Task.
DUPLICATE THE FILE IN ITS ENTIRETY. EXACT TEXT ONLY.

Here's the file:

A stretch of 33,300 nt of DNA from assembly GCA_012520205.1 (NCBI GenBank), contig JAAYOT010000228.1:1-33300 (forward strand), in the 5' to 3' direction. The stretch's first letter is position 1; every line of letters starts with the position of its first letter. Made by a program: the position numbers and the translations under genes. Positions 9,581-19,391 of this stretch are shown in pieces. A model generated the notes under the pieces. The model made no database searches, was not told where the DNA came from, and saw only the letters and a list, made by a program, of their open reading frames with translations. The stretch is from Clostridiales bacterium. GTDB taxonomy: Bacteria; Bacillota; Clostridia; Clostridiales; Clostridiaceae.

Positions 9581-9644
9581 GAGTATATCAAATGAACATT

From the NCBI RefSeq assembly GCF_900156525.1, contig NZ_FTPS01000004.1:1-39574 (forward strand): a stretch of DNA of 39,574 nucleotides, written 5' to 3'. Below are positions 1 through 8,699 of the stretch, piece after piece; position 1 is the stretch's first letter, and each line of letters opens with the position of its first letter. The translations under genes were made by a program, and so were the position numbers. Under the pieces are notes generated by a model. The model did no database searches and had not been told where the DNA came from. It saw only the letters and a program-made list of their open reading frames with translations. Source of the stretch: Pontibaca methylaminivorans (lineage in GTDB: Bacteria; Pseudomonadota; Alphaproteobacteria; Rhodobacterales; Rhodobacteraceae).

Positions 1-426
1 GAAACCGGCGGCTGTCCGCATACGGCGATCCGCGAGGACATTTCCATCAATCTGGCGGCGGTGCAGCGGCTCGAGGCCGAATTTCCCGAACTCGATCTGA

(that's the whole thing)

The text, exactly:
A stretch of 33,300 nt of DNA from assembly GCA_012520205.1 (NCBI GenBank), contig JAAYOT010000228.1:1-33300 (forward strand), in the 5' to 3' direction. The stretch's first letter is position 1; every line of letters starts with the position of its first letter. Made by a program: the position numbers and the translations under genes. Positions 9,581-19,391 of this stretch are shown in pieces. A model generated the notes under the pieces. The model made no database searches, was not told where the DNA came from, and saw only the letters and a list, made by a program, of their open reading frames with translations. The stretch is from Clostridiales bacterium. GTDB taxonomy: Bacteria; Bacillota; Clostridia; Clostridiales; Clostridiaceae.

Positions 9581-9644
9581 GAGTATATCAAATGAACATT

From the NCBI RefSeq assembly GCF_900156525.1, contig NZ_FTPS01000004.1:1-39574 (forward strand): a stretch of DNA of 39,574 nucleotides, written 5' to 3'. Below are positions 1 through 8,699 of the stretch, piece after piece; position 1 is the stretch's first letter, and each line of letters opens with the position of its first letter. The translations under genes were made by a program, and so were the position numbers. Under the pieces are notes generated by a model. The model did no database searches and had not been told where the DNA came from. It saw only the letters and a program-made list of their open reading frames with translations. Source of the stretch: Pontibaca methylaminivorans (lineage in GTDB: Bacteria; Pseudomonadota; Alphaproteobacteria; Rhodobacterales; Rhodobacteraceae).

Positions 1-426
1 GAAACCGGCGGCTGTCCGCATACGGCGATCCGCGAGGACATTTCCATCAATCTGGCGGCGGTGCAGCGGCTCGAGGCCGAATTTCCCGAACTCGATCTGA